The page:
Catholic Culture Solidarity
Catholic Culture Solidarity
Catholic World News

Pope, UN secretary general push for worldwide action on climate change

April 28, 2015

Pope Francis welcomed Ban Ki-moon to the Vatican on April 28, as the UN secretary general arrived to address an interfaith conference on climate change.

Participants in the conference-- ranging from scientists to political and religious leaders-- issued a statement expressing their conviction that the world's climate is changing because of human activities. They suggested that talks in Paris late this year, scheduled to produce agreements on addressing global warming, "may be the last effective opportunity" to avoid disasters.

Ban Ki-moon told the Vatican audience that "climate change is the defining issue of our time." He said that he is looking forward to the release of an encyclical on the topic by Pope Francis. That encyclical, which is scheduled for publication in June, could be an "unprecedented opportunity" for cooperation between religious and political leaders in addressing climate change, the UN official said.

The purpose of the Vatican conference, which was sponsored by the Pontifical Academy of Social Sciences, was “to help build a global movement across all religions for sustainable development and climate change throughout 2015 and beyond." The conference did not hear arguments from scientists who dispute the evidence of human-induced climate change.

“Climate change is intrinsically linked to public health, food and water security, migration, peace and security,” said the UN secretary general in his address. “It is a moral issue. It is an issue of social justice, human rights and fundamental ethics.”

“Science and religion are not at odds on climate change,” he added. “Indeed, they are fully aligned. Together, we must clearly communicate that the science of climate change is deep, sound and not in doubt.”

The Vatican conference also heard an address by Cardinal Peter Turkson, the president of the Pontifical Council for Justice and Peace, who has emerged as the Vatican's leading spokesman on the topic of climate change. Cardinal Turkson, too, insisted on the "moral imperative" of addressing ecological concerns.

Decrying the “throwaway culture” the Pope Francis has often criticized, Cardinal Turkson said that global inequalities illustrate the same fundamental problem that causes environmental damage. He reported that over 800 million people—over 11% of the world’s population—are hungry, while roughly one-third of all food goes to waste.

Similarly, the African cardinal continued, developed nations continue to consume fossil fuels at an increasing rate, causing “almost unfathomable” damage to the environment. He suggested that the wealthiest nations “are morally obligated to push forward and find solutions to climate-related change and so protect the environment and human life.”

Climate-related environmental disasters are already occurring, Cardinal Turkson said, pointing to droughts in Syria, Africa, and California. He concluded that “the current economic-developmental model is out of balance.”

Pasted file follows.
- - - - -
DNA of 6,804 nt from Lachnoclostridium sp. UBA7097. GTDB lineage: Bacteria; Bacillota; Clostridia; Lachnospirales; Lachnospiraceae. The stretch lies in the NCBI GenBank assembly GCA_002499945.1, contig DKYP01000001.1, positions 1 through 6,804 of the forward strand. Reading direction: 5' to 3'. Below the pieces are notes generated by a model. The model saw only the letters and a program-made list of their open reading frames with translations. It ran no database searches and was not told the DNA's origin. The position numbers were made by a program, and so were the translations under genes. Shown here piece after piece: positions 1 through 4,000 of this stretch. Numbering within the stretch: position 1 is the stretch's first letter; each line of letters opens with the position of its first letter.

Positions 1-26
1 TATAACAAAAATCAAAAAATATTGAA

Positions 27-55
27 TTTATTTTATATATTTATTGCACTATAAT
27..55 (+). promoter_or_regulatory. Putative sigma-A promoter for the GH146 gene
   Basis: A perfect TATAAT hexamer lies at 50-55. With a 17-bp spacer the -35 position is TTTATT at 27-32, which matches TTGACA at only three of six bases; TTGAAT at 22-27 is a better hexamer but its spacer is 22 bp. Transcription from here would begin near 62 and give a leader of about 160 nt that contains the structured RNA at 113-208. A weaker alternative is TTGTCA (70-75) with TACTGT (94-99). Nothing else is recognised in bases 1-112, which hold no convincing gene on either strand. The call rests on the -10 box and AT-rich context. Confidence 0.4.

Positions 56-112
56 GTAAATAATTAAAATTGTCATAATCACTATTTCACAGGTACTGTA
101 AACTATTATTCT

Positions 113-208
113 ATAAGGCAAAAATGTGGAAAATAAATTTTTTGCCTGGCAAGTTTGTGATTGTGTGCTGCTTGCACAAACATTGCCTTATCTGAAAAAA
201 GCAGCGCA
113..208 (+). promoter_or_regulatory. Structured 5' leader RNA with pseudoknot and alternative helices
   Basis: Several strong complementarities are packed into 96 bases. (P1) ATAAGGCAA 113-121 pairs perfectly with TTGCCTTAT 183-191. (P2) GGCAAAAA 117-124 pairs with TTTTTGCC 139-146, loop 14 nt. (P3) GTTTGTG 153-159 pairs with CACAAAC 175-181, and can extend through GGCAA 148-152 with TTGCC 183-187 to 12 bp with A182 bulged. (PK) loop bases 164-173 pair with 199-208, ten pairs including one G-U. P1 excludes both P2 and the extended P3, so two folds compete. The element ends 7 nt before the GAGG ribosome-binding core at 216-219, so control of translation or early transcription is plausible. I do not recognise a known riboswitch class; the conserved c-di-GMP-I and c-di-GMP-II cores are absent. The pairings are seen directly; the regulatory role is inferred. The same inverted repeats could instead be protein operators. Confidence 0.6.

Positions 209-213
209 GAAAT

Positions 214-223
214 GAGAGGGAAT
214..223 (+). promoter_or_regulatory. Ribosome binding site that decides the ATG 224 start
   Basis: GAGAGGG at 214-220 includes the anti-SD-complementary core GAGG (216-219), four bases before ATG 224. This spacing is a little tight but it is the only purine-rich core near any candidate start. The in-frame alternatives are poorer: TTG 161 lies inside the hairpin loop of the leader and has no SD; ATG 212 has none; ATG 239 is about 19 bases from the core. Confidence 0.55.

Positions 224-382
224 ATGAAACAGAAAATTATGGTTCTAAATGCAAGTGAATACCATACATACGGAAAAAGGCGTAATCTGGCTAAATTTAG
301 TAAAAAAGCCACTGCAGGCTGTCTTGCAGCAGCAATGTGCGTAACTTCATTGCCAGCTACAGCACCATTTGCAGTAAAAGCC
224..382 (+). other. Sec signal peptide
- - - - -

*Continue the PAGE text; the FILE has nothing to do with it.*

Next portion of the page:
Safeguarding the environment will require a systemic change in the world’s approach to economic development and consumption, the cardinal said. “Without moral conversion and change of hearts, even good regulations, policies, and targets in the world are unlikely to prove effective.”

Cardinal Turkson argued that today “the Church must speak forcefully on the great challenge of our time: the challenge of sustainable development.”


For all current news, visit our News home page.

Further information:
Sound Off! supporters weigh in.

All comments are moderated. To lighten our editing burden, only current donors are allowed to Sound Off. If you are a current donor, log in to see the comment form; otherwise please support our work, and Sound Off!

Show 4 Comments? (Hidden)Hide Comments
  • Posted by: nix898049 - May. 06, 2015 10:03 PM ET USA

    I'll believe they're serious when St. Peter's is once again lit by candle light.

  • Posted by: kathimcnamee11450 - Apr. 29, 2015 3:48 PM ET USA

    Who would ever have believed that the "politically made-up" Climate change would have caused a schism in the Catholic Church. God, have mercy on your church!!!

  • Posted by: Gregory108 - Apr. 29, 2015 4:29 AM ET USA

    How about all the droughts in the Bible? Those used to be attributed to God's actions, often punishing the sinful. Was it man-made climate change that caused those? Famines, droughts, floods and other natural disasters sprinkle the pages of Scripture! They're nothing new! There's nothing worse than poorly-informed,poorly-educated clerics trying to push bad science as the word and will of God! Aren't there penalties prescribed for prophets who speak falsely in God's name? They'd better watch out!

  • Posted by: shrink - Apr. 28, 2015 1:07 PM ET USA

    “Climate change is intrinsically linked to public health, food and water security, migration, peace and security,” … covers just about everything, doesn't it. And we thought that Communism collapsed with the fall of the iron curtain, but it's now into growing watermelon--green on the outside, and red on the inside—and Francis seems to have taken up gardening.